Chua Kay Meng v Tan Siew Ling

JudgeKoh Juat Jong
Judgment Date04 May 2000
Neutral Citation[2000] SGDC 15
Citation[2000] SGDC 15
Published date19 September 2003
CourtDistrict Court (Singapore)




1 The parties were married on 27 February 1992. They have two children born in 1994 and 1996 respectively. The parties obtained a decree nisi to dissolve their marriage on 13 November 1997 based on the uncontested cross-petition of the wife. The cross-petition cited the unreasonable behaviour of the husband. On 11 September 1998, the following orders of court in respect of ancillary matters were made by consent:

(a) the custody, care and control of the children shall be granted to the wife with reasonable access to the husband;

(b) the husband shall transfer all his rights, title and interest in the matrimonial flat at Woodlands to the wife upon which the wife shall pay to the husband 60% of the market valuation price. The husband shall then make repayments to his CPF account on the monies earlier withdrawn for the purchase of the said flat. The costs and expenses for the transfer of the flat shall be borne by the parties in the proportion of 60 : 40 to the husband and the wife respectively;

(c) the husband shall pay the monthly maintenance of $1,300 to the wife being maintenance for the wife and children of the marriage.

2 On 1 December 1999, the husband filed a summons-in-chambers (SIC) seeking the following:

(a) to fix the access hours in respect of his access to the children;

(b) to reduce the maintenance payable by him to $300 for the months from December 1999 to February 2000 and thereafter to $500; and

(c) to sell the matrimonial flat in the open market after March 2000 and the proceeds of sale after deduction for the housing loan, legal and other expenses, be divided between the Petitioner and the Respondent in the proportion of 70 : 30.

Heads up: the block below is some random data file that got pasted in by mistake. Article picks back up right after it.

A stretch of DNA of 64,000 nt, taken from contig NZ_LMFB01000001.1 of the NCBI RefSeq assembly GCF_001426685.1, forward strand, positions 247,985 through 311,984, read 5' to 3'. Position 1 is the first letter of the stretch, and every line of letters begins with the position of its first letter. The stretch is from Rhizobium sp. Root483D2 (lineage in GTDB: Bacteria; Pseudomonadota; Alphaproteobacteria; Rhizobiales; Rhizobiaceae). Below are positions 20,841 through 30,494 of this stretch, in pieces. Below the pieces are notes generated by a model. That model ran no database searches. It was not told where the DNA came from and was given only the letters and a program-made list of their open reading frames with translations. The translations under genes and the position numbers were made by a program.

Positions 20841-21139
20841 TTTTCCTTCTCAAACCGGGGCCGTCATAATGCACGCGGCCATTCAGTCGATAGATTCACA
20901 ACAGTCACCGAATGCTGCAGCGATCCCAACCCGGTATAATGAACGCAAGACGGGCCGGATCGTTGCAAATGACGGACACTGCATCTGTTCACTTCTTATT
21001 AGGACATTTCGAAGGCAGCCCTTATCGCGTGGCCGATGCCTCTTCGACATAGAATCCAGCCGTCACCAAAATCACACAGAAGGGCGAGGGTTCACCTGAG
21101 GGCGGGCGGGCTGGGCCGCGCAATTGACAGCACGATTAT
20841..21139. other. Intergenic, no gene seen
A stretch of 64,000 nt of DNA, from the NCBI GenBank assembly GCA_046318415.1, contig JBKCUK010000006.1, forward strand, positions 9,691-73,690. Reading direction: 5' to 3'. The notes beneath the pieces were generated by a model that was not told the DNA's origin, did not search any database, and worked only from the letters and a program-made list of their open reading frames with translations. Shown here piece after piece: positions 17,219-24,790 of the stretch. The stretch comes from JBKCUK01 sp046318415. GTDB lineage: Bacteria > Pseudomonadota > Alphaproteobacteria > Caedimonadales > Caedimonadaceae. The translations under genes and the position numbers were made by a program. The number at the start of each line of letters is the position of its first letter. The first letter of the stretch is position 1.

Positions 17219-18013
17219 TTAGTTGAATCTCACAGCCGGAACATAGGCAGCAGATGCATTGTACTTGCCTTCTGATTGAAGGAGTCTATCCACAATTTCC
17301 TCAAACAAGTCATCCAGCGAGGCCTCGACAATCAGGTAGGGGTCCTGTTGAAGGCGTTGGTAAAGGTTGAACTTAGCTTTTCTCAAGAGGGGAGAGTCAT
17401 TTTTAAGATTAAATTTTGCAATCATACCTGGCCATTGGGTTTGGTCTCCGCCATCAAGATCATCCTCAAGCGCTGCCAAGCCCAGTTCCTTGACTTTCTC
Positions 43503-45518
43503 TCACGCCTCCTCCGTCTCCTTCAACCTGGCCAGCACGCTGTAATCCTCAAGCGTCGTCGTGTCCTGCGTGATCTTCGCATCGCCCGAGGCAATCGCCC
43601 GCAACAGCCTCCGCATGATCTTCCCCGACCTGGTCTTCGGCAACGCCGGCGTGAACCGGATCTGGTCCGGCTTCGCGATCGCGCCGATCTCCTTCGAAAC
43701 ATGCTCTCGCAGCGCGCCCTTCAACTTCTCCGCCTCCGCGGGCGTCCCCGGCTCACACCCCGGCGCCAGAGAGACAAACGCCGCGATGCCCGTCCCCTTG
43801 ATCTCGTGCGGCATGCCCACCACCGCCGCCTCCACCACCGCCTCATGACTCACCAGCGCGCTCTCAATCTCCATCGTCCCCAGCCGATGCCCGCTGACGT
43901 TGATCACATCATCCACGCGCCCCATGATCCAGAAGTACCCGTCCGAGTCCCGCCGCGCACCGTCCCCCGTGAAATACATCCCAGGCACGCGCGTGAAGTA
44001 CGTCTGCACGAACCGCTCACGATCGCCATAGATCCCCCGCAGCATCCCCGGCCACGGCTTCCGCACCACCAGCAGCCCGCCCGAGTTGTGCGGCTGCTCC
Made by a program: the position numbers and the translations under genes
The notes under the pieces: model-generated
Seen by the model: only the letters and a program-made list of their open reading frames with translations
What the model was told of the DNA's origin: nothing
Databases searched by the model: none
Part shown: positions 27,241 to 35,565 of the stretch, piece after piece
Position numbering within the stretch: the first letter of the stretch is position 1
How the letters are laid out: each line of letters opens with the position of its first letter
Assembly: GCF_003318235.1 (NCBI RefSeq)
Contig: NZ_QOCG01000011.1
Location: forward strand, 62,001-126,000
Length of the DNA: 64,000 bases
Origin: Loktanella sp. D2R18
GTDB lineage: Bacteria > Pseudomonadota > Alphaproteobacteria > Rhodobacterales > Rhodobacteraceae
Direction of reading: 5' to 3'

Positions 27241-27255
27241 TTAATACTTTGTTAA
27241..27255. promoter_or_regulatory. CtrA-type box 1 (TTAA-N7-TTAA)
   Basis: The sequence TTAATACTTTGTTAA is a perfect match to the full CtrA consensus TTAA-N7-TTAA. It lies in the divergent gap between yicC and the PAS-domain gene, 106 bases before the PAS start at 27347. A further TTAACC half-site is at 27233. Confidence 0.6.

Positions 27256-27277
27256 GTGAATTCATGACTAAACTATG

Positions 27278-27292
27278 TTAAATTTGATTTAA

3 The SIC came before me for hearing and I fixed the access hours and dismissed the application to reduce the maintenance. There was no appeal on these matters. I also made the following orders in respect of the matrimonial flat:

(1) the wife shall by 14/5/2000 do the following:-

(a) present to the husband the necessary papers from the HDB certifying that she is eligible to take over the flat upon a transfer of the husband’s share of the flat to her and

(b) make the necessary application to the HDB for the transfer;

(2) all the monthly instalments due to the HDB from 11/9/98 shall be borne by the wife in that

(a) the wife shall henceforth pay all future instalments and

(b) the instalments from 11/9/98 paid by the husband shall be repaid by the wife to the husband’s CPF account with accrued interest at the time of the transfer;

(3) if the wife shall fail to so act as per paragraph (1), or if the wife is unable to complete the transfer for whatever reason by 14/8/2000, the husband shall have the option to require the wife to transfer her share in the flat to him upon paying the wife :

(a) 40% of the market valuation price less

(b) the amount of outstanding loan less

(c) the instalments from 11/9/98 to date which had been paid by the husband.